With just a single letter separating them, the question of silicon vs. silicone might seem like a minor distinction. The truth is, one of these is an element, and one is a synthetic polymer — and that makes all the difference.
We find ourselves practically surrounded by silicon and silicone daily, and each has a distinct set of properties and useful applications. What are they, and what do we use them for? Read on to find out.
What Is Silicon?
Many of us have at least a vague idea of what factories use silicon for. It’s in our computers, smartphones and wristwatches. What is it, what does it do and why do we rely on it so much?
Silicon is a naturally occurring crystalline metalloid element. It has an atomic number of 14 — signifying 14 protons in its nucleus — and lands between aluminum and phosphorus on the Periodic Table of the Elements.
Oxygen is the most dominant element in the Earth’s crust — and the human body. Silicon follows as the second-most-plentiful element on the planet. It presents itself as silicon dioxide in the wild, found in the form of quartz and silica. It also appears in sandstone, jasper, flint and opal.
Although electronics come to mind anytime silicon is mentioned, it enjoys widespread usage, such as:
- Decorations: Ceramics and pottery.
- Building materials: Mortars, concretes, stucco and bricks.
- Silicates: Combined with reactive metals and other materials to form granite.
- Silicon carbide: A typical abrasive and component in lasers that produce particular kinds of light.
- Solar panels: silicon semiconductors doped with gallium and arsenic convert sunlight into electrical current.
- Semiconductors: Silicon conducts current in controlled circumstances but not in others, instrumental in circuit boards.
When observed for the first time, scientists believed silicone was a compound rather than an element. Further exploration of yielded the truth about its structure and began to unlock its dizzying number of uses in industry.
Today, silicon is everywhere, finding its way into every electrical current to function. You’ll find the highest concentration, though, at the beach — its a primary component of sand.
What Is Silicone?
Silicone is a synthetic polymer — a substance composed of long chains of repeating molecules — that appears as liquid, rubber or flexible plastic.
Factories produce silicone. First, they isolate silicon from silica by heating large volumes of quartz sand to 1800° Celsius. Then, they mix the silicon powder with methyl chloride and heat it again, triggering a reaction. The result is mostly dimethyldichlorosilane, a primary building block of silicone. Experts put the mixture through a sophisticated distillation process, which separates each component.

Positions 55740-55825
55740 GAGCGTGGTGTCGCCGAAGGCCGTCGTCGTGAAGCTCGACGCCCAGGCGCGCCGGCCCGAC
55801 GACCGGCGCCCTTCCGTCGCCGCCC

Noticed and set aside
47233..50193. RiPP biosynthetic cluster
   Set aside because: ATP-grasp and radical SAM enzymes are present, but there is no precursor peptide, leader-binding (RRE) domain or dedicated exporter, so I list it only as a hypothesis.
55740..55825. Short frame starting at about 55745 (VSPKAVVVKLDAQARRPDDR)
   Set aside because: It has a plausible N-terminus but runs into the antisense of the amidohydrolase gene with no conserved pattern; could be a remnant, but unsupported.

With it comes to silicon vs. silicone, both are vital to the world economy. Silicone is relevant across multiple industries due to properties like water and light resistance. It protects against UV light and sticks to glass. This substance is non-toxic, yet it repels microbial growth. Plus, it has lower thermal conductivity, allowing it to regulate temperatures better.
This synthetic polymer is the basis of a variety of products, such as:
- Medical products
- Plumbing gaskets
- Electronic assemblies
- Adhesives and sealants
- Textiles and paper coating
- Nonstick baking and cooking tools
You might be surprised how often you use silicone in day-to-day life. It’s used in beauty and cosmetic products to promote less sticky white residue and shinier hair. It gives sunscreen and lotion that long-lasting effect. You can find silicone in most consumer electronics, from keyboards and mice to computers and printers. You’ll also find it in sporting goods, like goggles and face masks.
Liquid silicone rubber (LSR) is of particular interest to engineers and material science specialists. Compared to other elastomers, it has better chemical stability, electrical insulation and resistance to heat. LSR is the material of choice in medical applications with biocompatibility and durability as priorities.
Silicon vs. Silicone
While silicon is a key ingredient in silicone, the two are very different in their physical properties. Yet they both enjoy widespread industrial usage. Plus, they support the development of numerous products.
The primary difference when it comes to silicon vs. silicone is the former is a naturally occurring element. Some say silicon could serve as a building block for alien life — the way carbon forms the basis of terrestrial life. While the theories are entertaining, scientists cast doubt on them.
Carbon and silicone share many characteristics — both bond to oxygen, form polymers and have a valence of four. However, when carbon oxidizes, it forms carbon dioxide, a gas. When silicon oxidizes, it creates silica, a solid. Silicon also binds to oxygen molecules differently,
Regardless of the role in extraterrestrial life, silicon and silicone are constants here on Earth. Physical chemists and other scientists work to expand or knowledge. The future will likely bring new permutations and an abundant of convenient uses.